Natural Gas NOW
New York City is wholly dependent on others to provide its energy and it’s now much cleaner air is thanks to natural gas but these truths cannot be uttered.
Chris Denton hit a home run the other day with his post here about “Why Upstate New York Feels Unwelcome in its Own State.” The post has, at this writing, some 7,000 Facebook likes, which speaks to what a wonderful piece of writing it was. Why did was this post so popular? Because, I think, it captured the frustration of Upstate New Yorkers at the condescension with a New York Daily News editorial that shows how completely so many New York City residents are disconnected from reality.
By reality, I mean the truth about how greater New York City thrives and prospers; because the rest of the state and other nearby states to whom it condescends, supply all its food, energy and other mainstays. It could not exist without what others produce for it and, yet, displays an ignorance so blatant as to be unbelievable to the folks on which it depends. I recognize persuasion isn’t usually accomplished by calling the party you hope to persuade ignorant, but these aren’t people we can persuade in the normal fashion. They must learn on their own and it’s happening.
Consider today’s news from the New York Times today, for instance (emphasis added):
Across the suburbs north of New York City, clusters of luxury towers are rising around commuter rail stations, designed to lure young workers seeking easy access to Manhattan. In all, 16,000 apartments and condominiums are in the works in more than a dozen towns, along with spaces for restaurants and shops.
But the boom unfolding in Westchester County is under threat — not from any not-in-my-backyard opposition or a slumping real estate market.
Instead, it is coming from something unexpected: a lack of natural gas.
Con Edison, the region’s main utility, says its existing network of pipelines cannot satisfy an increasing demand for the fuel.
As a result, the utility has taken the extreme step of imposing a moratorium on new gas hookups in a large swath of Westchester, including for residential buildings planned in Yonkers, White Plains and New Rochelle. The only other places in the country with similar restrictions are in Massachusetts, gas industry officials said…
There is an ample supply of natural gas in the United States, but opposition to building or expanding interstate pipelines has caused delivery challenges in the Northeast, according to industry officials. Two counties in western Massachusetts have had a moratorium on new gas hookups since 2014.
In Westchester, Con Ed’s moratorium, which is primarily concentrated in the southern section of the county, has set off anger and panic among developers and elected leaders who say it has left dozens of projects in limbo, creating uncertainty about housing, jobs and the area’s economic future…
But Con Ed’s decision has also been met with deep skepticism — many elected leaders and residents question whether the utility is creating a crisis to make it easier to win approval from the Cuomo administration for new pipelines. State regulators with the power to force Con Ed to lift the moratorium are reviewing the situation…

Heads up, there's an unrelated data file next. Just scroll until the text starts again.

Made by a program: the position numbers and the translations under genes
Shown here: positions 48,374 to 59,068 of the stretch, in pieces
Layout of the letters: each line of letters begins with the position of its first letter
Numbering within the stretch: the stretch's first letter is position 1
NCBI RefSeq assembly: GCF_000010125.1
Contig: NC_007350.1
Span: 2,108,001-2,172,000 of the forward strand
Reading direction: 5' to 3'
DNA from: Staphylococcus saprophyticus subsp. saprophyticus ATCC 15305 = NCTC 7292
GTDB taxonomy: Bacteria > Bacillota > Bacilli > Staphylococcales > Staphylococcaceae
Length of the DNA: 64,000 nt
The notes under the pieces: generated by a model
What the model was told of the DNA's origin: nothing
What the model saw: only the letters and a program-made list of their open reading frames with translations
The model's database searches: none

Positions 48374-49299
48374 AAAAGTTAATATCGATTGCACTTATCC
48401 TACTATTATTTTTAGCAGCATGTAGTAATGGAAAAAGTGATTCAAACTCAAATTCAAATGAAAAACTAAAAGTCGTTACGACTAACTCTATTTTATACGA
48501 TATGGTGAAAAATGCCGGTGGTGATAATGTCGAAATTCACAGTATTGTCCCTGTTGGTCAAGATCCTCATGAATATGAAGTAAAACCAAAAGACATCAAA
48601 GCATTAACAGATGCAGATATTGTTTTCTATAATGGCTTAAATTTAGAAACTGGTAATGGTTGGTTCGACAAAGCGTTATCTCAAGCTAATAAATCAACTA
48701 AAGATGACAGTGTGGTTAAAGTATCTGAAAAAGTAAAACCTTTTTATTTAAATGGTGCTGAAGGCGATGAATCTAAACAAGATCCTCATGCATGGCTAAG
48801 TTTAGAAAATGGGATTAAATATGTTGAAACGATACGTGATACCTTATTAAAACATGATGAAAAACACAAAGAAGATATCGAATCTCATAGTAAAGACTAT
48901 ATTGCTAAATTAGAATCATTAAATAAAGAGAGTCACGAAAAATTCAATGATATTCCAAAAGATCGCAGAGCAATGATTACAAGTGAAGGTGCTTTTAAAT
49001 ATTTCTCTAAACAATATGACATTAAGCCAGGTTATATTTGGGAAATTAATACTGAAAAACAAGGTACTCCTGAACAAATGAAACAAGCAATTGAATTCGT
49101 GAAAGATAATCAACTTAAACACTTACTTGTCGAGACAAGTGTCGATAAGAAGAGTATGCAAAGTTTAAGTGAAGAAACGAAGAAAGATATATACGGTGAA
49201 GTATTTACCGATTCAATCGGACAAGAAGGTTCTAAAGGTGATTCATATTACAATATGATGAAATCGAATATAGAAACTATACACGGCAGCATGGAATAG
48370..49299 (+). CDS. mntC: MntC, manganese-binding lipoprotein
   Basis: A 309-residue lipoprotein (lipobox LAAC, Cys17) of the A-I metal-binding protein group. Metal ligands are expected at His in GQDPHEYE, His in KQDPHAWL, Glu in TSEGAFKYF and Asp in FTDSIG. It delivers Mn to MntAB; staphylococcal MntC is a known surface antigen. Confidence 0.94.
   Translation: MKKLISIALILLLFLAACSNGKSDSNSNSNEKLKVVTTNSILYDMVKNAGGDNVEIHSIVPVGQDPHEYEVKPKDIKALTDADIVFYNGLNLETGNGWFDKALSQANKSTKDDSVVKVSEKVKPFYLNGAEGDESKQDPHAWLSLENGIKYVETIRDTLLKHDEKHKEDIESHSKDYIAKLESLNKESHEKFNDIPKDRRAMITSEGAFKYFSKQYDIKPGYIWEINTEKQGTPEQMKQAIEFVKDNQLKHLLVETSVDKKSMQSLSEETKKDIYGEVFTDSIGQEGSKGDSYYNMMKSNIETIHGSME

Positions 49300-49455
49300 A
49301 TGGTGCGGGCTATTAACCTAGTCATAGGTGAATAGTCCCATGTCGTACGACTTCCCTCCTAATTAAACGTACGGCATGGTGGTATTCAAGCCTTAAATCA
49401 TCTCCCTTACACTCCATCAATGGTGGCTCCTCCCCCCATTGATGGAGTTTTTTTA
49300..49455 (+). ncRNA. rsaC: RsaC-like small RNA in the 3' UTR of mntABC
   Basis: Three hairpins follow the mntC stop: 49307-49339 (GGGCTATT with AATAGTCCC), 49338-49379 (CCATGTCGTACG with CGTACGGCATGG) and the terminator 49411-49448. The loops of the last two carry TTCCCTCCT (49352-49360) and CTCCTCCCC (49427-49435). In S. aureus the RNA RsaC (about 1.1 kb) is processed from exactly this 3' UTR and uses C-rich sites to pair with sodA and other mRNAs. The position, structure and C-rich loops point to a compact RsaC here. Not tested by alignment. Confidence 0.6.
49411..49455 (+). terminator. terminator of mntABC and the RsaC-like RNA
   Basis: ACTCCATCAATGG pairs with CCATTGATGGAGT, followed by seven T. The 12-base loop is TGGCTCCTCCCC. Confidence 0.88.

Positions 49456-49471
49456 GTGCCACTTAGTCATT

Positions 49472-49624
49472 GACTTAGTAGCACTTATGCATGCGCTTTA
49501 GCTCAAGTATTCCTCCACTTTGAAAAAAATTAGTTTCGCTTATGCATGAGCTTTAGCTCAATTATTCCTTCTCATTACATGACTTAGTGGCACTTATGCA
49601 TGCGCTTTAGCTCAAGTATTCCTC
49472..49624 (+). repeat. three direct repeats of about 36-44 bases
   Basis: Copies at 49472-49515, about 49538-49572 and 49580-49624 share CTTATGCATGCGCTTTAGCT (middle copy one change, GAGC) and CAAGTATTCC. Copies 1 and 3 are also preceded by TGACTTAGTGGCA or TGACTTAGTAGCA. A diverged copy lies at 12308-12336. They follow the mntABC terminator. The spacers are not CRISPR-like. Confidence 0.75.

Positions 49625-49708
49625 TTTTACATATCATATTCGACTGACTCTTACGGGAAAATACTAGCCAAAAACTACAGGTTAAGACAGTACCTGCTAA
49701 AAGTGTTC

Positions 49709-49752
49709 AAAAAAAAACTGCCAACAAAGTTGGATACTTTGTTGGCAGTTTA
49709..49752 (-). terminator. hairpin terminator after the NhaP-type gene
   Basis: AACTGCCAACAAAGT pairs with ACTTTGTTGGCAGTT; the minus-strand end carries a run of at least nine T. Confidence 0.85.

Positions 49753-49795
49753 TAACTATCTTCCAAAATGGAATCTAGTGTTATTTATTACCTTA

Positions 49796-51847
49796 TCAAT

Gov. Andrew M. Cuomo lives in Mount Kisco, a town included in Con Edison’s moratorium, and wants the state to move away from fossil fuels toward cleaner energy, like wind. He has banned fracking, a process to extract gas from shale rock, and two years ago his administration rejected a major interstate pipeline project, saying its construction would endanger wetlands.
That rejection, Con Ed officials said, cast a chill over the gas industry and has made it difficult for the utility to entice any pipeline developers willing to build in Westchester. State officials also turned down a proposal by Con Ed to help finance a new pipeline, utility officials said.
That “something unexpected, a lack of natural gas” comment speaks to the blindness of the New York City and environs (of which Westchester County is one), and the New York Times, to reality. What did they think would happen when Cuomo banned fracking and killed pipelines?
Did they imagine intermittent solar and wind facilities spread over the land and the sea as far as the eye can see would appear from nowhere to fill the gap?
Did they suppose a new electrical grid capable of delivering the power would be allowed to come down the Hudson Valley, where even pumped storage hydroelectric projects failed to pass the gentry class smell test?
Did they think Elon Musk would bulldoze over half of Northern New Jersey to install a giant energy storage complex capable of powering the city when when the sun goes down and the winds die?
Well, those are the kinds of things that would have to happen to forestall the current moratorium on gas connections in the absence of the pipelines Andrew Cuomo keeps killing. Moreover, his pitiful attempt to throw a small pile of taxpayer money at the problem offering a “package of incentives, including grants, for developers and residents in Westchester seeking clean-energy systems” couldn’t possible make a difference in the short-term or much in the long-term either. It was an attempt to bind the self-inflicted wounds of incompetence with a badge of political correctness. The people need natural gas and he threw them cake from Wal-Mart while telling everyone it was ConEd’s fault and he’d investigate. Like O.J. Simpson, he’s on a mission to find the pipeline killer.
Meanwhile, natural gas has dramatically improved the air quality in New York City, lowered CO2 missions faster than anyone hoped, delivered inexpensive energy and made life itself possible in the Big Apple. No good deed goes unpunished in a state of unreality.